On the topic of my daughter... [sigh]

I have to admit that Lila's recent behavior could be, in part, a reaction to my own behavior changes (just another reason to get myself sorted out), but whatever the cause -- she's lost her ever-loving mind. You would think this child had been raised by wild animals.

Really rude and nasty wild animals.

Really rude and nasty anarchist wild animals.

She spent the better part of the day in her bedroom, refusing to take care of her school responsibilities. This has been a problem for a couple of weeks now, and she's so far behind that we didn't even get to start on today's homework.

I finally told her that she has lost all privileges, of every kind, until she has caught up on school work. I cannot make her do the work, but I don't have to give her any special treatment while she's being disrespectful and defiant.

I also told her, quite plainly, that I love her so very very much, but when she's being this rude and contrary... I don't want to be around her. At all. And I pointed out that it's not just me. When you are mean and unpleasant, people don't want to be around you. At all.

If one or both of these problems does not improve within the next week, I might have to run away and join the circus. I could tend the animals. And line up the tickets in very tidy stacks and rows. Oh, wait -- circuses are loud, aren't they?

Fine, I'll sell my family to a circus and stay in the quiet house by myself.



My photo shoot with the kids was actually a success! They are not professional, but they are candid. That's the way (uh huh, uh huh) I like it!

The scrub in the background makes this a very Hill Country setting.

You really aren't as funny as you think you are, Mom.

I'm kind of obsessed with this shot.

Eli had the camera.

Lila's turn with the camera.

And this is where the bluebonnet became a weapon of some sort.

Nothing like picking your nose in the bluebonnets!

I was instructed to "do something silly."




I despise April Fools' Day.

I tend to trust that people are telling the truth when they speak (though sometimes i wonder why), so I fall for everything.

Jump out and scare me - okay. Tape all my possessions to my desk - okay. Trick me into believing something is true when it isn't - HATE IT.

I'm still bitter about last year because www.thinkgeek.com tricked me into believing they were making the most awesome alarm clock ever.

(It was so awesome that I don't even want to talk about it.) I was so excited that I sent the link to Doug and told him that was what I wanted for my birthday. I was seriously upset when I found out it was a trick.

This year, I started preparing myself last night. I reminded myself repeatedly throughout the day that I should believe no one and no thing that I see. It was so bad that I was doubting legitimate news stories!

And that's just ONE of the reasons I'm glad this day is nearly over!

It was actually a fine day, up until about 4 p.m. That's when the world (or rather, my brain) came crashing down around me. I'm still not sure exactly what happened, but it ended with me curled up on my bed, sobbing.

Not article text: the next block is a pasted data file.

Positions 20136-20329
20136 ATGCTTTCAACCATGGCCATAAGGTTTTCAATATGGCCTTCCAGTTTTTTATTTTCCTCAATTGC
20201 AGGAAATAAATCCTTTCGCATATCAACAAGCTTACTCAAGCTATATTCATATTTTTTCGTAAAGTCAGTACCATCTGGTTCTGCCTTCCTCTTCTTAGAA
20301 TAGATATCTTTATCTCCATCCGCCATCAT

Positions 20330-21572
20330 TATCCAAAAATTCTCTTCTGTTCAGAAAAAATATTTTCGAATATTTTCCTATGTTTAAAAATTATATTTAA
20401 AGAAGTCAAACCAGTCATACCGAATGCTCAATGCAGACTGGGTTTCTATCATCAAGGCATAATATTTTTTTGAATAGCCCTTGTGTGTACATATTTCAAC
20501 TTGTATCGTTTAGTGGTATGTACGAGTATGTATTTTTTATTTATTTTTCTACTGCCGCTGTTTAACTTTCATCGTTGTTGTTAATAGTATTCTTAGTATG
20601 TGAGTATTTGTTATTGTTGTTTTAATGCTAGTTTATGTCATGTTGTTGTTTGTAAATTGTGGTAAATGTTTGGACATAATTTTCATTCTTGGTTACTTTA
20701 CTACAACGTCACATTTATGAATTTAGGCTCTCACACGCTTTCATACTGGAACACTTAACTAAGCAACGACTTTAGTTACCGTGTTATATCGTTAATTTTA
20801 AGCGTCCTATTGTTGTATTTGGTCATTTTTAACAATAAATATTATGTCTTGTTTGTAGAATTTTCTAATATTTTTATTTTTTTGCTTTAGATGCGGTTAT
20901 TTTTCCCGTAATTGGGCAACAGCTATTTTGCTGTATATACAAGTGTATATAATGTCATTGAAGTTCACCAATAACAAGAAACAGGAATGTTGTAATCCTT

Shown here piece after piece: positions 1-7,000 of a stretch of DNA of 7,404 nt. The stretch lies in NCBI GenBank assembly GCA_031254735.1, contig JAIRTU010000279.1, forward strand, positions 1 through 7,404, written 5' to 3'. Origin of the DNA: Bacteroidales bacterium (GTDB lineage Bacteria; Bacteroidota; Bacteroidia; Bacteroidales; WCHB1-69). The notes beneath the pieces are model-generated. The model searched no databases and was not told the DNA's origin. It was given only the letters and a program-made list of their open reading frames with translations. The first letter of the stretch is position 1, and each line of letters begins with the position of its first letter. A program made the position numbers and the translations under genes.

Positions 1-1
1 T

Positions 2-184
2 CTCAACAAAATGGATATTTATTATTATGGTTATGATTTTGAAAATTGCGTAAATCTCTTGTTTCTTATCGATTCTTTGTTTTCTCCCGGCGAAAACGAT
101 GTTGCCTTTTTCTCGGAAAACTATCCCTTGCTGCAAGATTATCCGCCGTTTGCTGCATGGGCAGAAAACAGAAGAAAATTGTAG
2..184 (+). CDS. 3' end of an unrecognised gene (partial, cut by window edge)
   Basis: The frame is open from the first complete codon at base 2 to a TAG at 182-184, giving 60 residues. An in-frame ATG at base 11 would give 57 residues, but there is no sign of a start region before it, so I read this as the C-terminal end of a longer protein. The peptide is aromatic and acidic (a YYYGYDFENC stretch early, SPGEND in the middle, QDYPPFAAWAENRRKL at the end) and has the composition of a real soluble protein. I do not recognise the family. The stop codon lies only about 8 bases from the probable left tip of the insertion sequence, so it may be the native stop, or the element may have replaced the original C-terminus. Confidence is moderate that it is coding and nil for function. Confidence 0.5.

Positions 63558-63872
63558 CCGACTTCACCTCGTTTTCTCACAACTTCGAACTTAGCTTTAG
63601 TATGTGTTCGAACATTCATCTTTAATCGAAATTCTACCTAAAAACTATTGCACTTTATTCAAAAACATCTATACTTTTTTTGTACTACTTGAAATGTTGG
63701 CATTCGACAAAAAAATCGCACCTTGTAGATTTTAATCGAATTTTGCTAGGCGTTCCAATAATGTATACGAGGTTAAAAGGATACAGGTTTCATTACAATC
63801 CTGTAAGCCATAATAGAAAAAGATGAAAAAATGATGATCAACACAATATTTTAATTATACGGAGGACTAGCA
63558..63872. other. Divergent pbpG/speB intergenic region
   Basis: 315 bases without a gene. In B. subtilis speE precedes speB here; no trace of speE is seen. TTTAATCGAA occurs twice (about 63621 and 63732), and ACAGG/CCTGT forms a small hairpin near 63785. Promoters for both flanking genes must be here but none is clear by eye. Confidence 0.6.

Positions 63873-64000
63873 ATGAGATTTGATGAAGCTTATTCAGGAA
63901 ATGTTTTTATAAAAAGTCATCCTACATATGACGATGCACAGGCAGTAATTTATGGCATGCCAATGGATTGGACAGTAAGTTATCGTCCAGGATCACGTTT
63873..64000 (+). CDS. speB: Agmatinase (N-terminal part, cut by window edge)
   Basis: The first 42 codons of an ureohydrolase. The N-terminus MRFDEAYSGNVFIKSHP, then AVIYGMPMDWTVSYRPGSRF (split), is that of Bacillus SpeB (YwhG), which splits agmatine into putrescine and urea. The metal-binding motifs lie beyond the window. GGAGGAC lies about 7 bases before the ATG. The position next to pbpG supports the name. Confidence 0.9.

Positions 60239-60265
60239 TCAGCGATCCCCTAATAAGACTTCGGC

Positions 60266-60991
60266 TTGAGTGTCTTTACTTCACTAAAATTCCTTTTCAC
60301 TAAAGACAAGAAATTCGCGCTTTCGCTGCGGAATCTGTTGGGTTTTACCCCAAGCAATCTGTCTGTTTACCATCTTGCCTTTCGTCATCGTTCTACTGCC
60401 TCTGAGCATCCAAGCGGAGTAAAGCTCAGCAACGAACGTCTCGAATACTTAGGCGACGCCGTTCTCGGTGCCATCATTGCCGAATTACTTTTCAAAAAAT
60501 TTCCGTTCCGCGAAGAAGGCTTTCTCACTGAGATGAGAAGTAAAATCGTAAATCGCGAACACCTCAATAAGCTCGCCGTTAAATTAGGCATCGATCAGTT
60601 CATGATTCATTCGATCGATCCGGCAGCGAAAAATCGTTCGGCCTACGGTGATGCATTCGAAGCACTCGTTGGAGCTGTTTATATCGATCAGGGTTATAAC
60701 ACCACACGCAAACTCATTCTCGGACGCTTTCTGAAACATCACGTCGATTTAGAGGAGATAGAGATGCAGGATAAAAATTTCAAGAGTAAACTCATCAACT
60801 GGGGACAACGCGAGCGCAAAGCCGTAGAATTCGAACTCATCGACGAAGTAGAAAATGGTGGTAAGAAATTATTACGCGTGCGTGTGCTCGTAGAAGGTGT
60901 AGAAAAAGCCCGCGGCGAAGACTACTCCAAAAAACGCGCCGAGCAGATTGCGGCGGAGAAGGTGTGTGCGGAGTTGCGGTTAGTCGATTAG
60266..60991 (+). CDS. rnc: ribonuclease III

I was remarkably patient all day, even when Eli was being a butt about his school work. (At what age do children learn that being a butthead does not make your responsibilities disappear?) We got a lot of work done and were on target to finish everything.

Then, suddenly, I had no patience. At all. I felt irrationally hostile toward everyone and everything. I got so exasperated that I was being quite rude to the kids. I finally called it quits on school and sent myself to my room.

We always tell the kids that they are welcome to be mean/rude/throw a fit/whatever - they just need to go to their room to do so. That way they won't hurt anyone else with their words or actions. If I can say one positive thing about the afternoon, it's that I modeled this principle.

I went to my room and stomped around and yelled into a pillow until I got it all out. Then I started crying because the whole experience was so discouraging. I have such a fear that this is the new normal. That I will forever be irritable and unstable.

First, I know, logically, that this is unlikely. For one thing, I remember being in this exact position when I reduced my dose the first time. I was crying in my bed, convinced that I was not going to be a good mother (or person, in general) without the medication.

I know, logically, that my body is still adjusting. As physical proof, I've had a headache for two days. That happened the first time too. And my doctor prepared me that this transition would likely be worse than the first time. [sigh] Okay.

I also know that, if this doesn't go away, if I continue to struggle so severely, then I can always go back to the higher dose of medication. And I know - again - logically speaking, that this would be an okay outcome.

But, I am a very stubborn person and a perfectionist. So it would FEEL like a failure.

And now, I need to go separate my darling children into different bedrooms, so they'll actually go to sleep. In closing, I'm glad this day is over. I will continue to be patient and to ask for forgiveness from my family. A lot.

And I'll ask you to continue to pray for me, send me hugs, and remind me as often as you can that God is powerful and I am surrounded by people who love me.

- - - - -

I know there are certain people who read my blog primarily for the photos of my children, so here's one for you!

Eli, with The Cat in The Hat!